written by: Finn Orfano•edited by: Lamar Stonecypher•updated: 3/2/2010
The BIOS is the doorway to the brain of your computer. Like in brain surgery, it can be quite dangerous if you do not know what you are doing. This article explains how to open Windows 7 BIOS. Some warnings are to be taken seriously, as hardware damage can occur.
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Entering the BIOS
Some motherboards will be programmed to give access to the BIOS by pressing Delete, F1, or F2. A small variety of motherboards will use different keys, but at the very early stage of System Boot, a message will appear on screen that indicates that correct key for entering setup.
Start or Restart your computer.
Press Delete (or the appropriate key) as soon as the system recognizes the hard disks. A safe way of doing it without missing the window of opportunity of the correct time to hit the key (which will allow you to enter setup) is by hitting such key as soon as you see the message: “Press Del for Setup" (example) ... or by pressing the appropriate key from start up until you actually enter Setup (BIOS).
Hold down the appropriate key in order to enter the BIOS at the right time. It will not work, and your keyboard may lock up.
Enter BIOS without a purpose. The BIOS deals with hardware more than it deals with software. A wrong configuration there may cost you more than time ... it may cost you money. The purpose for entering the BIOS should be more than just curiosity.
Change settings you do not fully understand. Changing the frequency of your memory cards or the voltage of your CPU may result in catastrophic hardware failure. Overclocking is an art, as much as it is a sort of extreme sport for the hardware literate, but it can potentially produce very bad results.
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The BIOS Interface
Most motherboards provide the following menu options on the BIOS interface:
Standard CMOS Features: Will allow you to set the date and time, as well as to configure the hard disks, optical drives and floppy disk.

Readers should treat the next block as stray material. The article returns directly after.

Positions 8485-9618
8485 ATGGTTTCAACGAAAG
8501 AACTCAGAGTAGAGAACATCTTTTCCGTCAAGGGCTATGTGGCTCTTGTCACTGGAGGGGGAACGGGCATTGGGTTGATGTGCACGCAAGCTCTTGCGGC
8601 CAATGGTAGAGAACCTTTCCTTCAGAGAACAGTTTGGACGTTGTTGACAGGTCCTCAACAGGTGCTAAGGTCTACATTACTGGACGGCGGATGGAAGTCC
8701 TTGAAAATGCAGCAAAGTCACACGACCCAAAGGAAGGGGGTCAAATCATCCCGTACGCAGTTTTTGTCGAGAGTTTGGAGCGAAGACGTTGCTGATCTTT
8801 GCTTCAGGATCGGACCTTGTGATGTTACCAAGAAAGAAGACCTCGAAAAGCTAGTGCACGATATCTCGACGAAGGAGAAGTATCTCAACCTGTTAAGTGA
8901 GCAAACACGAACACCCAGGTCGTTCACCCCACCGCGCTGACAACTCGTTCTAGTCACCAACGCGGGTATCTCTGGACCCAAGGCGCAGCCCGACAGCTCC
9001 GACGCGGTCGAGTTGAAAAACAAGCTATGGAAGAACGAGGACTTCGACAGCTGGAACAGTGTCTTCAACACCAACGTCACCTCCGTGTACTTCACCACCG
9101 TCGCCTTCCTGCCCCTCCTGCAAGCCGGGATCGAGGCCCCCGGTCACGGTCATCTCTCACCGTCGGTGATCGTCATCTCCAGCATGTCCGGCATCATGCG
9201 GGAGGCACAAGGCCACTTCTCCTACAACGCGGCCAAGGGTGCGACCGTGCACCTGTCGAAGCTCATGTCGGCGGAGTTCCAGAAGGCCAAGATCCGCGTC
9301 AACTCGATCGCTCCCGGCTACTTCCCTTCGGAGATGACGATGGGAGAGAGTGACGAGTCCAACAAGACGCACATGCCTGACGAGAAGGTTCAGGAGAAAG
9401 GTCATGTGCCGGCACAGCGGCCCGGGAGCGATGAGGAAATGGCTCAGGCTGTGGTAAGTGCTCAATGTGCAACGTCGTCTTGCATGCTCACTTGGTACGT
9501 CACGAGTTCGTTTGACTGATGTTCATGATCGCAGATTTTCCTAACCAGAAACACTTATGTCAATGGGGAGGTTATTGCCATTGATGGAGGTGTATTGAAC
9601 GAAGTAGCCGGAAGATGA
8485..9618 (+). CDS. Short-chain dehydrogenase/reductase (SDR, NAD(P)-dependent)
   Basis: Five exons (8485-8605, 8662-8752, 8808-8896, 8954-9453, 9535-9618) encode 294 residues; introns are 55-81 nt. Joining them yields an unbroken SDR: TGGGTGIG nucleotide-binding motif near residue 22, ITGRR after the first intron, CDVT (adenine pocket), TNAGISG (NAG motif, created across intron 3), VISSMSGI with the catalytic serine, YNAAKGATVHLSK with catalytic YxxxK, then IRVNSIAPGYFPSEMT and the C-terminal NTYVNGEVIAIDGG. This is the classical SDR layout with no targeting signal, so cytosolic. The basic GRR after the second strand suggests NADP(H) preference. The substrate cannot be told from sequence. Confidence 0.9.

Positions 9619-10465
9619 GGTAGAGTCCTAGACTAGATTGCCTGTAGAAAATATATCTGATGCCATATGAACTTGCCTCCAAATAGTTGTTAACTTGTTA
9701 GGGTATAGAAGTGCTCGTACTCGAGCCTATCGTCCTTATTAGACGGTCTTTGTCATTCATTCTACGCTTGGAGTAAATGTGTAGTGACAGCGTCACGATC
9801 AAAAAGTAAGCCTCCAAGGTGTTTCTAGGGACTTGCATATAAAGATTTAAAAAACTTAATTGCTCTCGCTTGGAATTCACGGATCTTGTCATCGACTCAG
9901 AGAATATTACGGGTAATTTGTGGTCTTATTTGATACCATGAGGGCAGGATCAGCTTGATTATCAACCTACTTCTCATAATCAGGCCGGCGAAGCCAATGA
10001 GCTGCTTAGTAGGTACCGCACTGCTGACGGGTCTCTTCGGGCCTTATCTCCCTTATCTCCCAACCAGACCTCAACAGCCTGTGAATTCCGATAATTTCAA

Advanced BIOS Features: This gets a little more complicated. A wrong configuration here, and your system will crash, not start, freeze, or be damaged. It is important that you stay away from changes on this section, unless you know what you are doing. Some of the options included in this section are: CPU Clocking, Boot Disk Order, and Security and Integrity settings.
Advanced Chipset Features: This section will allow you to overclock or set up special configurations for the hardware your system possesses according to your motherboard. The danger here is that not always does the motherboard know what is best for your CPU or Memory Cards ... and not always do the “special" features offered in this section of the BIOS work out well. So, before “Enabling" something that was “Disabled," make sure you know that there could be consequences.
Integrated Peripherals: Includes IDE Connections, RAID Configurations, USB Configurations, and boot-time settings for keyboard and mouse.
Power Management Setup: A less appealing version of your Windows 7 Control Panel’s Power Management. This section will allow you to configure special power and reset buttons on the front of your Computer Case, if your motherboard offers such power features.
PnP/PCI Configurations: This section is for the configuration of the Expansion Slots in your motherboard and their functions and settings. From PCI-E Graphic Cards to AGP and ISA (older) technologies, you will be able to turn each bay on or off, as well as setting primary to secondary.